E-mail : service@ronsteel.comPhone : +8617773160488

News

Our products conform to GB, AISI, ASTM, DIN, EN, JIS standard for stainlesss steel coil, sheet and plate.

Ronsco, Stainless Steel Supplier, Stainless Steel fabrication
BackYou are in :  Home  >  News  >  Industry Application

What To Know About Stainless Steel Fabrication?

Date:2023-04-19View:334Tags:Ronsco, Stainless Steel Supplier, Stainless Steel fabrication

As demand in the automotive and construction sectors continues to increase, the precision steel manufacturing market is also growing steadily, and the demand for stainless steel has also increased, including stainless steel plate, stainless steel coil and stainlesss steel strip etc,. Stainless steel is a metal alloy composed mainly of iron and carbon, elements like manganese, molybdenum, nickel, and titanium may also be added, to further enhance the mechanical properties of stainless steel. Stainless steel is recognized for its strength, beauty, and resistance to corrosion. Not all stainless steel is alike, it comes in five distinct families and about 150 different grades.



The five types of stainless steel are:

 

Austenitic: This is the most common form of stainless steel. This type of steel contains 16-26% chromium and up to 35% nickel.  It has the highest corrosion resistance and is not hardenable by heat treatment. Besides, this family of stainless steel is also nonmagnetic, tough, and ductile. Grade 304 and 316 are the most common grades of austenitic, are commonly used in the aerospace and food-processing industries.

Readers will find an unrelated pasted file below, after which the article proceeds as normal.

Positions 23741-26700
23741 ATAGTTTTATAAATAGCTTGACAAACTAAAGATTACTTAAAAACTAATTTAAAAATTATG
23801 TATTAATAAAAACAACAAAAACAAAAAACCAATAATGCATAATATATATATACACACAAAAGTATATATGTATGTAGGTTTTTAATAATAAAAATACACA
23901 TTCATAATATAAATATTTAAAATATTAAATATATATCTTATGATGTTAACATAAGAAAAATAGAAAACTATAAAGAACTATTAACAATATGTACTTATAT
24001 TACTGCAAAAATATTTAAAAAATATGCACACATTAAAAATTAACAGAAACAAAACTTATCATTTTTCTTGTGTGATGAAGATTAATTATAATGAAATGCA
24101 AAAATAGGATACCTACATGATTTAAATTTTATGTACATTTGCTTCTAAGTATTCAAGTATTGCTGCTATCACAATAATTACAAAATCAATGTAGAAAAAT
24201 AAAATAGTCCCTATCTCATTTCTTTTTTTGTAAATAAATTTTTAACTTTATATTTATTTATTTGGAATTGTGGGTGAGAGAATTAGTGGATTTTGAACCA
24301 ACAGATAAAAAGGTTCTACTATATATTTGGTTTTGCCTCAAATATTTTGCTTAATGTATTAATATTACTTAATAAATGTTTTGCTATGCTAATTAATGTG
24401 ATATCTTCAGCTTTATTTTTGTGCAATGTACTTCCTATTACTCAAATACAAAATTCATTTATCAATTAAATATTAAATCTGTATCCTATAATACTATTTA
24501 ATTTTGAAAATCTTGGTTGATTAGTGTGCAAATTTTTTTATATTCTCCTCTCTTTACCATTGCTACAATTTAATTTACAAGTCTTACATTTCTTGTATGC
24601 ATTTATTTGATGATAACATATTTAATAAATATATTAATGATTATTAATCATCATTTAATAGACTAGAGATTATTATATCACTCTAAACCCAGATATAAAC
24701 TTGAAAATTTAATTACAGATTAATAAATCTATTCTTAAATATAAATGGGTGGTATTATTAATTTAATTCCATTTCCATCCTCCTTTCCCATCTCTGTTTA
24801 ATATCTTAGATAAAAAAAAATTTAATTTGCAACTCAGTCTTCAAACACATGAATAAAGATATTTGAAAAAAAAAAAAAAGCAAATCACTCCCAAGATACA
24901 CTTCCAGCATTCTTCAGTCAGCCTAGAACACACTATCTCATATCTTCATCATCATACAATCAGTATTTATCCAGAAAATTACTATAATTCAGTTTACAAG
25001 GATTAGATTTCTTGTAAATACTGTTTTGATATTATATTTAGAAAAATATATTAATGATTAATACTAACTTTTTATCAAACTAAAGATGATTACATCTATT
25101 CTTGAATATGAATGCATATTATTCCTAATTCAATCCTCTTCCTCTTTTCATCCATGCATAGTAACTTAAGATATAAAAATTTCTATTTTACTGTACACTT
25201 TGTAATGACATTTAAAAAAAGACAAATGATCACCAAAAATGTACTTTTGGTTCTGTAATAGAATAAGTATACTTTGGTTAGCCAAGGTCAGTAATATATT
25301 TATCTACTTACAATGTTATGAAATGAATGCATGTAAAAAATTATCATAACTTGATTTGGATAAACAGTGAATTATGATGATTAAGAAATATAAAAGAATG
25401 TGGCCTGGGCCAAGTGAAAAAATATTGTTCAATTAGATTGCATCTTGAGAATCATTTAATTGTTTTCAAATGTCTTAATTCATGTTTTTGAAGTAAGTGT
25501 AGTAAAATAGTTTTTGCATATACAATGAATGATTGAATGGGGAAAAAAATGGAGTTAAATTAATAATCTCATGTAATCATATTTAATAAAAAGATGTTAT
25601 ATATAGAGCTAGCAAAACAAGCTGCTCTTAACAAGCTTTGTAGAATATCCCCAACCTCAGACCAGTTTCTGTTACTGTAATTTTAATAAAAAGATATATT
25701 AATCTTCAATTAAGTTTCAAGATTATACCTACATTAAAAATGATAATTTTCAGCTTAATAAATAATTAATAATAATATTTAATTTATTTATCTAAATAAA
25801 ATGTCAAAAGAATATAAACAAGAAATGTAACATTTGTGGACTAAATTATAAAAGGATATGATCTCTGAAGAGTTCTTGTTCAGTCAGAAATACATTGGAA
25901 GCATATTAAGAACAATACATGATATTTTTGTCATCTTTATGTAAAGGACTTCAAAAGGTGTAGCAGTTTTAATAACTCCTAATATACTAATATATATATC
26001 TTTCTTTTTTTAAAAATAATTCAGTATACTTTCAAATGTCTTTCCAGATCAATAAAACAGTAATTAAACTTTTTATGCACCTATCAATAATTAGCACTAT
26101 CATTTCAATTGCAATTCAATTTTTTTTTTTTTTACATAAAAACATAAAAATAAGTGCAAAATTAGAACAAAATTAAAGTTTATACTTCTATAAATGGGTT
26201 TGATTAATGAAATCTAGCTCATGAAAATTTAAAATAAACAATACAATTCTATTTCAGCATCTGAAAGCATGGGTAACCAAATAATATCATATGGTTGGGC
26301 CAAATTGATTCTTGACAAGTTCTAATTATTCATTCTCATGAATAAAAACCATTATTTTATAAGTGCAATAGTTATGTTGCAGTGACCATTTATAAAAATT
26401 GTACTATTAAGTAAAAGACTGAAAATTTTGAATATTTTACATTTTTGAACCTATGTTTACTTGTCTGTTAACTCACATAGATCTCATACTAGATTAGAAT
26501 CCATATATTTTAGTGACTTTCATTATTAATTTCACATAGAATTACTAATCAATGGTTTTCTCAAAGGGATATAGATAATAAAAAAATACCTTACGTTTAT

Ferritic: Ferritic steels have a low carbon content, less than 0.2%, making them non hardenable by heat treatment. But has higher levels of chromium (10.5-27%), can esistant to stress and temperature malfunction. The most popular grades of ferritic stainless steel include 409, 430, 439, and 441. It is commonly used for architectural applications and auto trim.

 

Austenitic-Ferritic (Duplex): Austenitic-Ferritic is combining austenitic and ferritic stainless steels equally, it is has chromium (21-27%), nickel (1.35-8%), copper (0.05-3%), and molybdenum (0.05-5%). The combination of elements makes duplex steels stronger than either austenitic or ferritic steel by itself, and corrosion-resistant. Consequently, duplex steel often gets used in marine, oil, and gas industries.